According to Biological Diversity, "An estimated 40 percent of the food produced in the United States is wasted every year, costing households, businesses and farms about $218 billion annually."

There are so many things wrong with this.

First of all it's a waste of money for the households who throw out good food. Second, it's a waste of all of the resources that went into growing the food, including the animals who gave their lives for the meal. Third, there's something very wrong with throwing out food when one in eight Americans struggle with hunger.

Supermarkets are just as guilty of this unnecessary waste as consumers. About 10% of all food waste are supermarket products thrown out before they've reached their expiration date.

Three years ago, France took big steps to combat food waste by making a law that bans grocery stores from throwing away edible food.According to the new ordinance, stores can be fined for up to $4,500 for each infraction.

Previously, the French threw out 7.1 million tons of food. Sixty-seven percent of which was tossed by consumers, 15% by restaurants, and 11% by grocery stores.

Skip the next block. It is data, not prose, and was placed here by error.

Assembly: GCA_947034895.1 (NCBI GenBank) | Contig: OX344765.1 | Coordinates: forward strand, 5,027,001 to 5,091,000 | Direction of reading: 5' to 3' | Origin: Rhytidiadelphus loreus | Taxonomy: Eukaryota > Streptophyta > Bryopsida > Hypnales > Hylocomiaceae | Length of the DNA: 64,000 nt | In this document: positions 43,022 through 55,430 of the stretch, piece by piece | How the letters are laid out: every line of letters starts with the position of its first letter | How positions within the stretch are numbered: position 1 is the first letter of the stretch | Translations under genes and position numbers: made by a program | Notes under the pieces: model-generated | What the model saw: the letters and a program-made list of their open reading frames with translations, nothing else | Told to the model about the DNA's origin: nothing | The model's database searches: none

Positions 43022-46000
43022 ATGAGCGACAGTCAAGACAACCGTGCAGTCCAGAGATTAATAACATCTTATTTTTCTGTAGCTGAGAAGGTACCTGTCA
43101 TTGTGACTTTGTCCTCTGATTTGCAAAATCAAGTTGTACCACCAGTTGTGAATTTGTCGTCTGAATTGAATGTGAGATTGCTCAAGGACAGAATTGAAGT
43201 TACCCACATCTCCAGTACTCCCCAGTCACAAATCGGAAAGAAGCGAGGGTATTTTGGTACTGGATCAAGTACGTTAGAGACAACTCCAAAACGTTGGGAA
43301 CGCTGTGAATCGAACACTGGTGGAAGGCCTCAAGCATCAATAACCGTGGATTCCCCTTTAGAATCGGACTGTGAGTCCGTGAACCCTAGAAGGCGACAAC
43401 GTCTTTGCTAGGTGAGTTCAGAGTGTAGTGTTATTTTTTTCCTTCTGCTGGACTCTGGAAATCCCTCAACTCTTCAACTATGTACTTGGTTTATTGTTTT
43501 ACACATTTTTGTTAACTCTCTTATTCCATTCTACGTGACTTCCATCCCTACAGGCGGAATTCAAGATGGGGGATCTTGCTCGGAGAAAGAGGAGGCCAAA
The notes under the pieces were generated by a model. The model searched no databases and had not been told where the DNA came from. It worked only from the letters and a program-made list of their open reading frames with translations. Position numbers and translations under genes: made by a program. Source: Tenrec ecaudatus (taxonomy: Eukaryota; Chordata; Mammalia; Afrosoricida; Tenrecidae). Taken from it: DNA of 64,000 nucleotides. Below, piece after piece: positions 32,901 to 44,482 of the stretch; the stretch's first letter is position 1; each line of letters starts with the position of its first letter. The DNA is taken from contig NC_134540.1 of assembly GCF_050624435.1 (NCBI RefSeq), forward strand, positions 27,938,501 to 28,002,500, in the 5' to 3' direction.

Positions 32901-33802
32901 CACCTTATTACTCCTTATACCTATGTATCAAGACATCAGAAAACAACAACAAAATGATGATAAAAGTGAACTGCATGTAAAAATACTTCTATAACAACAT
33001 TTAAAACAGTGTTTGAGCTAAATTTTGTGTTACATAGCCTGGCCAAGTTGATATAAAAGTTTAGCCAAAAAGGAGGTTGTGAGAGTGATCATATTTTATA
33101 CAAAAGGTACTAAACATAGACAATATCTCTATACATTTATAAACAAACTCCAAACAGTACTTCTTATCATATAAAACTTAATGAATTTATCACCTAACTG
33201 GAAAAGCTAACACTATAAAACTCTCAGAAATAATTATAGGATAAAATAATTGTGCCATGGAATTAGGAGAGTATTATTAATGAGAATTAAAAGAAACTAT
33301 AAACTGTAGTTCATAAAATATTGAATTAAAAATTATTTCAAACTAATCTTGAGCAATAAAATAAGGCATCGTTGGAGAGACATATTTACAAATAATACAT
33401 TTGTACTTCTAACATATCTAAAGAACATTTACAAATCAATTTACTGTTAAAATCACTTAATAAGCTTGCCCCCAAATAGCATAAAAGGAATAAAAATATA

This has created a network of over 5,000 charities that accept the food from supermarkets and donate them to charity. The law also struck down agreements between supermarkets and manufacturers that prohibited the stores from donating food to charities.

"There was one food manufacturer that was not authorized to donate the sandwiches it made for a particular supermarket brand. But now, we get 30,000 sandwiches a month from them — sandwiches that used to be thrown away," Jacques Bailet, head of the French network of food banks known as Banques Alimentaires, told NPR.

It's expected that similar laws may spread through Europe, but people are a lot less confident at it happening in the United States. The USDA believes that the biggest barrier to such a program would be cost to the charities and or supermarkets.